The Caterpillar of the Pine Processionary Moth

The Caterpillar of the Pine Processionary Moth

In the area of Spain where I live there is a pesky little critter that is a real nuisance at this time of year it is the caterpillar of the Pine Processionary Moth.

In late August the female moth lays her eggs on the pine needles which will provide the food that the caterpillars will need when they hatch. The female can lay up to as many as three hundred eggs which at this stage are really minute and they are all clumped together when she deposits them in a mass on the pine needles on the pine tree.

It takes about a month for the minute caterpillars to hatch but once hatched they eat and grow quite rapidly. The caterpillar goes through five growth stages at the end of each stage it moults its skin to accommodate its new growth. It is not until the caterpillar reaches the stage of it third moult that it begins to build the communal silken nest that you see adorning the pine trees.

The pine tree is their food source and the nest protects them from the cold and wet of the winter months. You will often find more than one of these nests on a pine tree and seeing that there can be several hundred caterpillars in a single nest  they can do quite a lot of damage to the tree stripping bare the branches near their nest as they eat the pine needles voraciously.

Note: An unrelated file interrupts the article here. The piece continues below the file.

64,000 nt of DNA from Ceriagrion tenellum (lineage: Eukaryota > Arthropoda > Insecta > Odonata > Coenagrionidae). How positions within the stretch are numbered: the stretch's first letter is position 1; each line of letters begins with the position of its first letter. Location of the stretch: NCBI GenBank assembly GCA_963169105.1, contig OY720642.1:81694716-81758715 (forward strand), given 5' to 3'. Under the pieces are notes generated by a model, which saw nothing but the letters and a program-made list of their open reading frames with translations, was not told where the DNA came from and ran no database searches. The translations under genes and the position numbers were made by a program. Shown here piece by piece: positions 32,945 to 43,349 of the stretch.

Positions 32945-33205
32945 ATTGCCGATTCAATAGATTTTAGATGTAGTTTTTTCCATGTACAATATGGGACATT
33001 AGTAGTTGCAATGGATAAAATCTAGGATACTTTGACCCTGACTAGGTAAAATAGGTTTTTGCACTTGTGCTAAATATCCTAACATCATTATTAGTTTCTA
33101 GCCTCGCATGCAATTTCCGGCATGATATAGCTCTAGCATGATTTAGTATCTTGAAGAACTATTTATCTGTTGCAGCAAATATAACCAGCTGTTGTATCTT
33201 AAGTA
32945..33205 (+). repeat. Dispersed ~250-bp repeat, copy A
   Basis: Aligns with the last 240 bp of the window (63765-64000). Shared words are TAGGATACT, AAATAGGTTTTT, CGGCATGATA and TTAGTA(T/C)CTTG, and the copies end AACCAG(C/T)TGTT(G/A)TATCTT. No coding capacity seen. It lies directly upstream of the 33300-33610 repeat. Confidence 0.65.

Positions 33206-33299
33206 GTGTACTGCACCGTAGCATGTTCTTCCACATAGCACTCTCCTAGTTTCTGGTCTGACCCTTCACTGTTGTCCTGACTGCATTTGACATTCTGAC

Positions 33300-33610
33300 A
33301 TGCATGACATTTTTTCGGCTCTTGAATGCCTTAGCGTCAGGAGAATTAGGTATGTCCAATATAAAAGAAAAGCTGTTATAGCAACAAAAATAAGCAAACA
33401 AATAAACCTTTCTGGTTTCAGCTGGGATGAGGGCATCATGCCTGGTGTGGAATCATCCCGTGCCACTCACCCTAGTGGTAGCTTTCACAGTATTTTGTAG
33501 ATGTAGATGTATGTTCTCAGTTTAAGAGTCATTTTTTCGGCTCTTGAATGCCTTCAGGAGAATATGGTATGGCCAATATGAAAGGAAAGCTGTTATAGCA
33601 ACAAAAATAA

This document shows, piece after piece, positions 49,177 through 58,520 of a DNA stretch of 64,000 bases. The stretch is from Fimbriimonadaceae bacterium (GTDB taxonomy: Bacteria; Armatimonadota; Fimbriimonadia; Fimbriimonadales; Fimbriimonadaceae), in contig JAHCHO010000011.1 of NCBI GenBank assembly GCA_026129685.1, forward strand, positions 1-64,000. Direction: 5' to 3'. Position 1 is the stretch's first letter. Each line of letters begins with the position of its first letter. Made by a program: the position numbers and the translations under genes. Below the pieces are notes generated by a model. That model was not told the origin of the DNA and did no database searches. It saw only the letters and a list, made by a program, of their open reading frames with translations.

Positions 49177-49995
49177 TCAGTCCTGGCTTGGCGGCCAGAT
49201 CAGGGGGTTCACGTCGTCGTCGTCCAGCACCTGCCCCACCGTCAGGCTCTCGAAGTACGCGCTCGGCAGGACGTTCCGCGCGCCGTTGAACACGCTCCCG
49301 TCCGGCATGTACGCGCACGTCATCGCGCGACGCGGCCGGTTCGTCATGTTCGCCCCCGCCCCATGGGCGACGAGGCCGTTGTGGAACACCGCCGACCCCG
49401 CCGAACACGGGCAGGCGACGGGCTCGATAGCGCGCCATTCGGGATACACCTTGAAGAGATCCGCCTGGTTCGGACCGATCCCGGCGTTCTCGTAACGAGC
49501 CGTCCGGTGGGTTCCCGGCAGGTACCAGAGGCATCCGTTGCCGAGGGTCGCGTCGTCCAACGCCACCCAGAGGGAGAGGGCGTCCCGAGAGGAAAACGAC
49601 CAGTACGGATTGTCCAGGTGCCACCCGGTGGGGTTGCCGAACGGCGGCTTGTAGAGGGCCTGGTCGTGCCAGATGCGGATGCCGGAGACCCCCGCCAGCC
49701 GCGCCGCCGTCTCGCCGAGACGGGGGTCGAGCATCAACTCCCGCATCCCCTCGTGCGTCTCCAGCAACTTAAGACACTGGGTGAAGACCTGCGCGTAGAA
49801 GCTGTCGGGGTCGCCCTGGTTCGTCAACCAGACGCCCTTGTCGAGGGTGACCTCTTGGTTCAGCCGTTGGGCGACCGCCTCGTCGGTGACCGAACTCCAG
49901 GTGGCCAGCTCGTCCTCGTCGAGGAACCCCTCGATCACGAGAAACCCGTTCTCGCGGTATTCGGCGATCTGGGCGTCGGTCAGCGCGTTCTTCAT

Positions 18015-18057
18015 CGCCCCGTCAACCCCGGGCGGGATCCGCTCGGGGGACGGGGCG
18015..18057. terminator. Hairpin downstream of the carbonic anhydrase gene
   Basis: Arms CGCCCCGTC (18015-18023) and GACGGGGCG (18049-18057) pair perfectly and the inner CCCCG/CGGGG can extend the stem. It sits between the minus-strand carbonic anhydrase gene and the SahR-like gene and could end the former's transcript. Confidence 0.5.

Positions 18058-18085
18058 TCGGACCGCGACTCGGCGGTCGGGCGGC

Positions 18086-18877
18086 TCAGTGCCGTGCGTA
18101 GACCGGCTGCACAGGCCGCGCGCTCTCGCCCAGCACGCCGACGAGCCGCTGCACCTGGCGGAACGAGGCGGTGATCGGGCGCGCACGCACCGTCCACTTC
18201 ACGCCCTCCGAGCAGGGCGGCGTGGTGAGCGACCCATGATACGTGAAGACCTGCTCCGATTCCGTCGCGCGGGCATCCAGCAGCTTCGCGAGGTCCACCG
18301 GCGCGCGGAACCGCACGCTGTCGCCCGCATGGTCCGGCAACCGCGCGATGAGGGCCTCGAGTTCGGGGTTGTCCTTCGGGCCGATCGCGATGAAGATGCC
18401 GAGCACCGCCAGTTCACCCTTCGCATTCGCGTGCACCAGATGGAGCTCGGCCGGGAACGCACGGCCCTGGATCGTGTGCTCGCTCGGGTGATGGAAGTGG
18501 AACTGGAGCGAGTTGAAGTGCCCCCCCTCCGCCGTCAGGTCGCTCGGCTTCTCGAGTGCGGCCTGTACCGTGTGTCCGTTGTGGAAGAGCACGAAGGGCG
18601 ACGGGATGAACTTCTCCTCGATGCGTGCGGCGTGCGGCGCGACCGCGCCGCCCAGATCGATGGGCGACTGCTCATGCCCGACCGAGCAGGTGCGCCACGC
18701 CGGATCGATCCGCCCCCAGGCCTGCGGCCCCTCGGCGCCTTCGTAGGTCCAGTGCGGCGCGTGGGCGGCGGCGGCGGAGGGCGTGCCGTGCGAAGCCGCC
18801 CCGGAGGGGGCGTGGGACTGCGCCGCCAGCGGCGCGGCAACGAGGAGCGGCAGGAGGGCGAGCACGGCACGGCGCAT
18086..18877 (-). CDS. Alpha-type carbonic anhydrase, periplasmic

A Caterpillar Nest in a Pine Tree

Dangerous Little Critters

The caterpillars forage and eat by night and sleep by day, this way they avoid attack from many of the daytime predators such as the birds and certain types of wasps.

The caterpillar of the Pine Processionary moth can be quite dangerous to both pets and people because they have fine hairs that are poisonous. These hairs are part of the defensive mechanism of these caterpillars and can be fatal to cats and dogs and in some very rare cases also to people if they are allergic to them.

You can see the hairs quite clearly in the next photograph.

A Close up of the Pine Processionary Caterpillar


We have a dog and on our normal dog walking route there are many Pine Trees that have these nests in them so at this time of year we go out and try to remove all of the winter nests of these caterpillars that we can find.

We have found in previous years that if we do this before the caterpillars begin to process then we can remove the nest and reduce the infestations on our dog walking route to almost zero. In addition to this we have found that each year we are finding less and less of these nests in the Pine trees near us.

Unfortunately at this time of year the nests of these caterpillars are decorating many of the local pine trees and each one of these nests can house up to several hundred of these caterpillars.